There is an afterglow to a solar eclipse that mirrors a good vacation. A feeling of warmth. Well being.

Complete or partial, eclipse experiences were memorable across the board.

This country was ripe for something that could bring us together, if only for a moment. Sometimes a moment is all we need. It can be as restorative as a moment of rest during vigorous exercise.


I had a great ice experience during the eclipse.

I tried to buy a block of ice at the Albertsons store in Rexburg, Idaho.

“We’re out of ice, but we have frozen gallon bottles of Crystal Geyser for 99 cents,” said a checker. “After they thaw, you can drink the water.”

That was a revelation. Freeze the jugs, use them instead of block ice and then drink the water. Who would have thunk it? I bought three, took two home and put them in the outside freezer at home and drank the other.


We stayed at sweet Aunt Alice’s house in Salt Lake City the night before pushing onto Rexburg for the eclipse. On her fridge she had a quote from Gordon Hinckley, the 15th president of The Church of Jesus Christ of Latter-day Saints:

“It isn't as bad as you sometimes think it is. It all works out. Don't worry. I say that to myself every morning.”

Hinckley’s quote echoed something I felt at the end of the eclipse: “Everything is going to be OK, even when it’s not.”

When Hinckley was in his last days, the Deseret News, which is owned by the church, gave updates on Hinckley’s health. In order to be upbeat and positive, the reports were that “Hinckley was making steady improvement.”

One day he died whereby somebody, somebody with a sense of humor, wrote, “Hinckley died of steady improvement.”


Who doesn’t love to sing? Singing is celebrating. Singing makes you feel good. Singing is what service clubs do to start their meetings because it whips their members into a service mode. I’ll bet Gordon Hinckley liked to sing.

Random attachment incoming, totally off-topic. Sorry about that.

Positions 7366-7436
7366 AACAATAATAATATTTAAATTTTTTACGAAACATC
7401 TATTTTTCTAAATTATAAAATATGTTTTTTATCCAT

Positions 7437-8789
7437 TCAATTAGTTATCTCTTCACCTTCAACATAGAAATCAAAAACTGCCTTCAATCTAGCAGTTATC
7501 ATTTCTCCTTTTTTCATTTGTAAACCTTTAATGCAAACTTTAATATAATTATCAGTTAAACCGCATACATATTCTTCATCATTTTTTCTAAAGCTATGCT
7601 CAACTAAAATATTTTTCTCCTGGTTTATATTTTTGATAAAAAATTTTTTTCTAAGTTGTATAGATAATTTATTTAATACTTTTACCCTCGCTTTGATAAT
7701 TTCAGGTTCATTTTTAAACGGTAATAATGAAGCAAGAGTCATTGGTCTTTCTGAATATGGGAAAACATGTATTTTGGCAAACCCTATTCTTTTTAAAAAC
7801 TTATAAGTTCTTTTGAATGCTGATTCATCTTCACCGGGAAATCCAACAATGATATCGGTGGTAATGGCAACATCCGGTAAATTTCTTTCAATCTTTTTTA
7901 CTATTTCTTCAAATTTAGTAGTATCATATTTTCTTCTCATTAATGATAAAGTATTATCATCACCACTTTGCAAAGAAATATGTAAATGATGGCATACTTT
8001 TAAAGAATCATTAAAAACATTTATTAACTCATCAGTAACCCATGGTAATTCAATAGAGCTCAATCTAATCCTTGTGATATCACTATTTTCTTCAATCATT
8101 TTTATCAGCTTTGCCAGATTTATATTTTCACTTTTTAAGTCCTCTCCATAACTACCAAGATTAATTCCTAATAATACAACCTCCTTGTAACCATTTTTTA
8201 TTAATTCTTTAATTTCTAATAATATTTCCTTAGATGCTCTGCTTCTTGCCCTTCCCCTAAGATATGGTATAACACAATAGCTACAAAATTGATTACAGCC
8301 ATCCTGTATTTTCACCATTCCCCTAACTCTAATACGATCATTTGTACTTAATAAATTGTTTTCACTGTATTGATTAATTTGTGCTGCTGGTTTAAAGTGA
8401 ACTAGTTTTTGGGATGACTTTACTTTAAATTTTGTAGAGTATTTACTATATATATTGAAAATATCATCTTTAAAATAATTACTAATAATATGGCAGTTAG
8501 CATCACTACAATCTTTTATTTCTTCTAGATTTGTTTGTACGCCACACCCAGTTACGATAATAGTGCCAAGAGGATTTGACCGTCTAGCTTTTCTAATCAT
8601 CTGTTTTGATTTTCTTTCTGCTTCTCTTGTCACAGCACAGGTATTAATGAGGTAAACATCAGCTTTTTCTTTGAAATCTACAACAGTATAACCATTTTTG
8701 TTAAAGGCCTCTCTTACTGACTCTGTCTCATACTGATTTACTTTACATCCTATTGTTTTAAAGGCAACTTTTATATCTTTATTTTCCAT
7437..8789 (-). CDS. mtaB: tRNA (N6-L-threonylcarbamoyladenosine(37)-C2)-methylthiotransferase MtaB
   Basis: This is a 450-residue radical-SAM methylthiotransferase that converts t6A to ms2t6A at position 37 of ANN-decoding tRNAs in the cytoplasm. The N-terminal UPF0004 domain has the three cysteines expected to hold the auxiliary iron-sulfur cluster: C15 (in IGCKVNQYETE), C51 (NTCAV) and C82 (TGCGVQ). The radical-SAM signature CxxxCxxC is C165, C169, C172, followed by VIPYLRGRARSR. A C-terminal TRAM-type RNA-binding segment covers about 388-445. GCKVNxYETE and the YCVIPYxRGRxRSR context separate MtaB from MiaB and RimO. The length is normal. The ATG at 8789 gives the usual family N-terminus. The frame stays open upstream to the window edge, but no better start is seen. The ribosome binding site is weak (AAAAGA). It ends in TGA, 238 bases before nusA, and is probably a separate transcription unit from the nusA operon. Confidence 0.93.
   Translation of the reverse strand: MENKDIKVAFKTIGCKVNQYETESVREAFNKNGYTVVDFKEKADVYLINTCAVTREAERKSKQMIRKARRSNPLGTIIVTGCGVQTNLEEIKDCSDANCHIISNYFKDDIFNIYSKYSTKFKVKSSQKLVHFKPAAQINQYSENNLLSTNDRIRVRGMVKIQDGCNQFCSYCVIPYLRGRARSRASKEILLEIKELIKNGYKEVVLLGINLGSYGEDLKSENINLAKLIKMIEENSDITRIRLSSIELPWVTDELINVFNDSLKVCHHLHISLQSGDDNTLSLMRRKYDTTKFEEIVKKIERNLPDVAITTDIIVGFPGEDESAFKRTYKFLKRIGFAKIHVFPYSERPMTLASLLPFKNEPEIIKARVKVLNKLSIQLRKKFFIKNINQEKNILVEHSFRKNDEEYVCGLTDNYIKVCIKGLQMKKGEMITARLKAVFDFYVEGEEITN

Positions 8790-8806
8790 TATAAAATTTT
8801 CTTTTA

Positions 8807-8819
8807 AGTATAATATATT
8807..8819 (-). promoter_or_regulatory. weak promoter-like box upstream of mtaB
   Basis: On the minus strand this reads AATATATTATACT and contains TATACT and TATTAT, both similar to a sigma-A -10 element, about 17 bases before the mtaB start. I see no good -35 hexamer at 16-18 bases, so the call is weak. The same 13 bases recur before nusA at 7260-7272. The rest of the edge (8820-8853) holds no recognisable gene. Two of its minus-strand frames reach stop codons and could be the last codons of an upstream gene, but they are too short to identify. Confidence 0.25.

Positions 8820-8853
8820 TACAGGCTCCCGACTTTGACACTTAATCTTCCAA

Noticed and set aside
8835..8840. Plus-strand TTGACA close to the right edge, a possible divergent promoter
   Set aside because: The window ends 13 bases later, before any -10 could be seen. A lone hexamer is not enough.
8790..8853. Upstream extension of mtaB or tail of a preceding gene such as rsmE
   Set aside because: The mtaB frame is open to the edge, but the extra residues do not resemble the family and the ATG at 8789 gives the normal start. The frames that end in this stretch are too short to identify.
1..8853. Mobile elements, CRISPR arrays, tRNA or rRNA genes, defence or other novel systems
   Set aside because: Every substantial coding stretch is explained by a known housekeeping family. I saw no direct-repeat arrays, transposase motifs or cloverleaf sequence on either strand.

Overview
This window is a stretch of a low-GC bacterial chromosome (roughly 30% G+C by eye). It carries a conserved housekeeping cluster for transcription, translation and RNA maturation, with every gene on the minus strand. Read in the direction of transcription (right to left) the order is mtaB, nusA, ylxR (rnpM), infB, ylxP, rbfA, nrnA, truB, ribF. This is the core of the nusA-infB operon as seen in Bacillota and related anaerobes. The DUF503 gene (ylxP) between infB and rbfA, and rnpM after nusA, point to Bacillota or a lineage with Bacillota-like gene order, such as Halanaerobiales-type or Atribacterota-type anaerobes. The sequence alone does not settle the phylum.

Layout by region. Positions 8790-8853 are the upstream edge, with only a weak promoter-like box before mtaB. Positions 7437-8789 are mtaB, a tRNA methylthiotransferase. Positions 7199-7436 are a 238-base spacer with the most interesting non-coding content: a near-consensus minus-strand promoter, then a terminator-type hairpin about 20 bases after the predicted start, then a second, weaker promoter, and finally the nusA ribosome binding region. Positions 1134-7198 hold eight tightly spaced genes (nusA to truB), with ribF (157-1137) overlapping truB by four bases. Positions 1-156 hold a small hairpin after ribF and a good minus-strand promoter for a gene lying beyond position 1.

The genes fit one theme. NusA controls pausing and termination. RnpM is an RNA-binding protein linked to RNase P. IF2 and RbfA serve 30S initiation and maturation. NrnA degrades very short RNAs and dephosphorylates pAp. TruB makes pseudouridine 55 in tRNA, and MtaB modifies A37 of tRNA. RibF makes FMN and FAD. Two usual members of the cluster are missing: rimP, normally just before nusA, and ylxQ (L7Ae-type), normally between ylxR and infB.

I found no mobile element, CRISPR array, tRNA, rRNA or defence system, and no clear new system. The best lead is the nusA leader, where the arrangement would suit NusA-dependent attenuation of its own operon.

I know that all you people have good voices, like to sing, but might be afraid to do so in public. For that reason, choirs are great because you have people to the right of you, people to the left and people front and back who provide comfort and sustenance for the modest and shy.

The Bakersfield Master Chorale is holding tryouts this week. I’m not exactly Andrea Bocelli and I’ve been singing with the Chorale for four years. If you have a decent voice and want to have some major fun, try out. Contact Sarah Fields at for information.


More response about column on fighting nutgrass from Jim Stuart:

“I have battled nutgrass for years and have done so successfully with a product I get from Gardener's Supply on Landco.

"I use a sprayer that I got there years ago that has a horizontal spray head which allows for more uniform application than the regular head.

"Dale Edwards of Old River Sod on the Saturday morning Garden Party radio show has said for years that you should apply it as early in the morning as possible (before 7 a.m. if possible) and then not water the area for 24 hours.”


Response to recent column about my sister Pam’s 65th birthday and remembering her father from Patti Bruce:

“I have a friend who recently lost his wife. He was sitting on his patio and along comes this lovely butterfly. He immediately knew it was his wife letting him know she loved him and was well now.

“I lost my father in 1972 and when I I bought my first home as a single woman I could smell cigarettes in a particular place in the home (I have never smoked) and when I smelled it I always said, 'Hi Daddy I miss you!' That experience lasted over five years.”

Herb Benham is a columnist for the Bakersfield Californian and can be reached at or (661) 395-7279.

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